Mystery Monday: The Silent Twins

I came across this story quite by accident and saddened and intrigued me so much that I felt that it deserved a place in Mystery Monday. I believe that it was either Freud or Jung who had said that it is a parent’s duty to donate one of a twin to science. For years, identical twins have been used to try and study the ‘nature vs. nurture’ concept. Two human beings, identical to their fundamental DNA yet – completely different. Sometimes anyway.

I discovered this story quite by accident, idly browsing through a website. It’s the tale of identical twins Jennifer and June Gibbons who were born the 11th of April 1963 in Wales. They were inseparable, spoke their own language and didn’t mix with any other kids save for their younger sister. When they were 14, psychiatrists tried to separate them, placing each into a different facility of care but the two became non responsive and eventually catatonic. They had to be put back together and a different plan formulated.

During their teenage years, the twins each started writing novels, each with dark themes of crime and abuse. They also started a life of crime, committing theft and arson and was eventually caught and committed to

Majory Wallace, a newspaper reporter who wrote a book on the two young women called ‘The Silent Twins’ interviewed the two extensively in order to try and piece together the psychological pieces of the puzzle that were them. The two told her that they often felt as if they were looking in a mirror when they saw each other, and that they would see their own image distort and dissolve into that of their identical twin. They would then feel possessed by each other to such an extent that they would feel their personalities switching and their souls merging. They lived no life of their own and were bound to each other, unable to be separated like Siamese Twins.

It became clear to them that something had to be done and that all the doctors and treatment that they were being submitted to would not help them. After much debate, the twins decided that for one of them to be free – one had to die. It would forever end the silent war between them.

Wallace spoke of one Sunday evening when she was interviewing the two young women (now 29) in the Broadmoor special hospital (where they had been committed for 11 years) that Jennifer suddenly leaned forward, breaking their usual chatter and whispered to her:

“Marjorie, I am going to die. We’ve decided.”

The woman did not think anything of it at the time, focusing instead of the girl’s transfer to a more suitable place of rehabilitation where they would be able to enjoy more freedom than that which Broadmoor offered.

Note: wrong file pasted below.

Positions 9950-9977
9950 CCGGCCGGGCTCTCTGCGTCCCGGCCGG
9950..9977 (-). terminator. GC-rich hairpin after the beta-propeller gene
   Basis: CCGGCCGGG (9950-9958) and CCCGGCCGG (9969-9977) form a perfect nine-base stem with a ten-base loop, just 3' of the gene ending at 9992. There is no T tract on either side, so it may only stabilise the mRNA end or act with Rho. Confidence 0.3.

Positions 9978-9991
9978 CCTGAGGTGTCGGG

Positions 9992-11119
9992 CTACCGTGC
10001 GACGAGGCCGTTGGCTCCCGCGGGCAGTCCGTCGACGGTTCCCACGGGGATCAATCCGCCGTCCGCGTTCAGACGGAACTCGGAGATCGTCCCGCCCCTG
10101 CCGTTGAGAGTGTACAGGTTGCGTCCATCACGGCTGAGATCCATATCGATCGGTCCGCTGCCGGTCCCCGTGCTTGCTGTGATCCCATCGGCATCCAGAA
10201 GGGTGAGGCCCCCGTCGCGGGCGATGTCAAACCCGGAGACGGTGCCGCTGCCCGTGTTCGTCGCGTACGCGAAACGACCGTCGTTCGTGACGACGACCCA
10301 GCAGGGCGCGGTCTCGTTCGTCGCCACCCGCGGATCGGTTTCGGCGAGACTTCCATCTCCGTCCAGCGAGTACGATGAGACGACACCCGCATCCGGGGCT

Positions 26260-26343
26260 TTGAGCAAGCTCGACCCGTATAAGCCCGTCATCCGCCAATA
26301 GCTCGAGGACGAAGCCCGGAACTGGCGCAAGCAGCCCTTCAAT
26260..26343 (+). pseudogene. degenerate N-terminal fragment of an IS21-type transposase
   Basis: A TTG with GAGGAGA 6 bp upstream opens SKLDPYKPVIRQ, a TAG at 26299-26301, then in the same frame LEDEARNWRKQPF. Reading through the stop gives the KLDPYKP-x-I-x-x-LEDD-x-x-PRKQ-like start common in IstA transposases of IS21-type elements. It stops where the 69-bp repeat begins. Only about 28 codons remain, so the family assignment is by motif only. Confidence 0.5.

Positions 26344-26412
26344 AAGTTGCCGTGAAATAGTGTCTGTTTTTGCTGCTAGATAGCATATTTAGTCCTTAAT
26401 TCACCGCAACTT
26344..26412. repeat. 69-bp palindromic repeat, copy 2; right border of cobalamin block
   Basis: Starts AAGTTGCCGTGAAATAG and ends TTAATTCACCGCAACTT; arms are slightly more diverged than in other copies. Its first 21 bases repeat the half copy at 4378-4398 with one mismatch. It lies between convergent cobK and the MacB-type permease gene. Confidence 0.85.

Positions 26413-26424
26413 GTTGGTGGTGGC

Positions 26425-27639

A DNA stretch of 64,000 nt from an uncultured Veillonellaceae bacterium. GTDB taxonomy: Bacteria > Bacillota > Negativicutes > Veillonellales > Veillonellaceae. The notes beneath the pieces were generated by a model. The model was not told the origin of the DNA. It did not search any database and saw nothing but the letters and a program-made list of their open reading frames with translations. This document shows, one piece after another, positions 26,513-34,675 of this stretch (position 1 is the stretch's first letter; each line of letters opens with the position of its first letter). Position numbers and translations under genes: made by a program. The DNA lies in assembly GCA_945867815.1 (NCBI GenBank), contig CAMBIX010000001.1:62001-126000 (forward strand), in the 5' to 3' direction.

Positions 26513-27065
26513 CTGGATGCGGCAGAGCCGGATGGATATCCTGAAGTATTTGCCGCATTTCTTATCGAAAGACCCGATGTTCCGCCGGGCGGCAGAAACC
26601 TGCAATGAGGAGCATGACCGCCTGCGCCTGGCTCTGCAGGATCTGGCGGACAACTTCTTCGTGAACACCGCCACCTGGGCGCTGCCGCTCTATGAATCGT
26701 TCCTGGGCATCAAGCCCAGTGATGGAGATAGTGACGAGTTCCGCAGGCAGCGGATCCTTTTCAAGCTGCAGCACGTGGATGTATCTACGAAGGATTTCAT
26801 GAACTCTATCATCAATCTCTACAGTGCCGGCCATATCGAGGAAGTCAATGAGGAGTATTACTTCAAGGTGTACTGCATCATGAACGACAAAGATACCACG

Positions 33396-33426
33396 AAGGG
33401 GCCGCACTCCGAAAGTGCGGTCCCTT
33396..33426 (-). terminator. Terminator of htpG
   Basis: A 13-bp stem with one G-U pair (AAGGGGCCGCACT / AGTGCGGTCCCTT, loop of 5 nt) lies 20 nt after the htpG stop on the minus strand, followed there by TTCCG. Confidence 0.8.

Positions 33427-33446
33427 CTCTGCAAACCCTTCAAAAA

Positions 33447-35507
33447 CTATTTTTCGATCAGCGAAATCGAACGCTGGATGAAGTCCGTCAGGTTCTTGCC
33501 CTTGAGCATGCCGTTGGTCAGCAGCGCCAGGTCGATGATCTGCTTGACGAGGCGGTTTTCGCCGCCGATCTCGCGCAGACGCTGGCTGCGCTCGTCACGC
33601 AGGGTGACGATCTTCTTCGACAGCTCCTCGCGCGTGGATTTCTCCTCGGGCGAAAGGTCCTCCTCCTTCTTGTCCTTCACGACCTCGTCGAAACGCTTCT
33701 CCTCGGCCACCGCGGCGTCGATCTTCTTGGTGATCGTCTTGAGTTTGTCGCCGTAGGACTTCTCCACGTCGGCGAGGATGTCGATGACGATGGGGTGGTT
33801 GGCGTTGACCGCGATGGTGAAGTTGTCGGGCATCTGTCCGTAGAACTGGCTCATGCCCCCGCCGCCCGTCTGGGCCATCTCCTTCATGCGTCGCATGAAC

Ten days later though, Wallace received a call from the twins’ doctor saying that on the day of their release from Broadmoor, Jennifer suddenly collapsed against June and died from acute myocarditis. There was a list of possible causes, though nothing conclusive was found.
Her death was a mystery, unexplained to this day.

After her death, June became a new person, released from the bond of her sister’s presence. She began to lead a normal life, reaching out to the world she could not while her sister was still alive.

I find this story tremendously tragic yet fascinating. There is so much about life that we do not understand, for all our knowledge and our technology. The human soul and how it mixes with others are one of those things. It was clear that the souls of these two remarkable and tragic women were so entwined that – alive – they could not function together. A bitter tragedy and mystery that we would never understand or solve.

Did Jennifer die because she had decided to? Or did she know that she was dying and chose to let it happen?
We cannot say – but I hope that her sacrifice had not been in vane and that somewhere out there, June Gibbons is living a good life.


A B&B Review

I’m not in the habit of reviewing the places where I stay for work because firstly – this is not really a travel blog and secondly, I stay in so many places that I’ve become a bit blunted to the finery and treat of staying in a Bed and Breakfast. For me, mostly, it’s a place away from home, where I’m forced to stay a night because of work.
I’m tired, generally starving and not in the mood to sleep in someone else’s bed.
Sleeping out is an ordeal that I try to get over as soon as possible.
Big was my surprise then – when I stayed at a really nice place.
The lodge’s name was Maruntwane and it’s situated between Groot Marico and Zeerust in our country’s lovely North West Province. It’s a hunting farm during the winter and as far as I can gather, quite a popular vacation retreat. I’ve driven past it a couple of times on my Zeerust trips, but I’ve never had the pleasure of staying there till this week.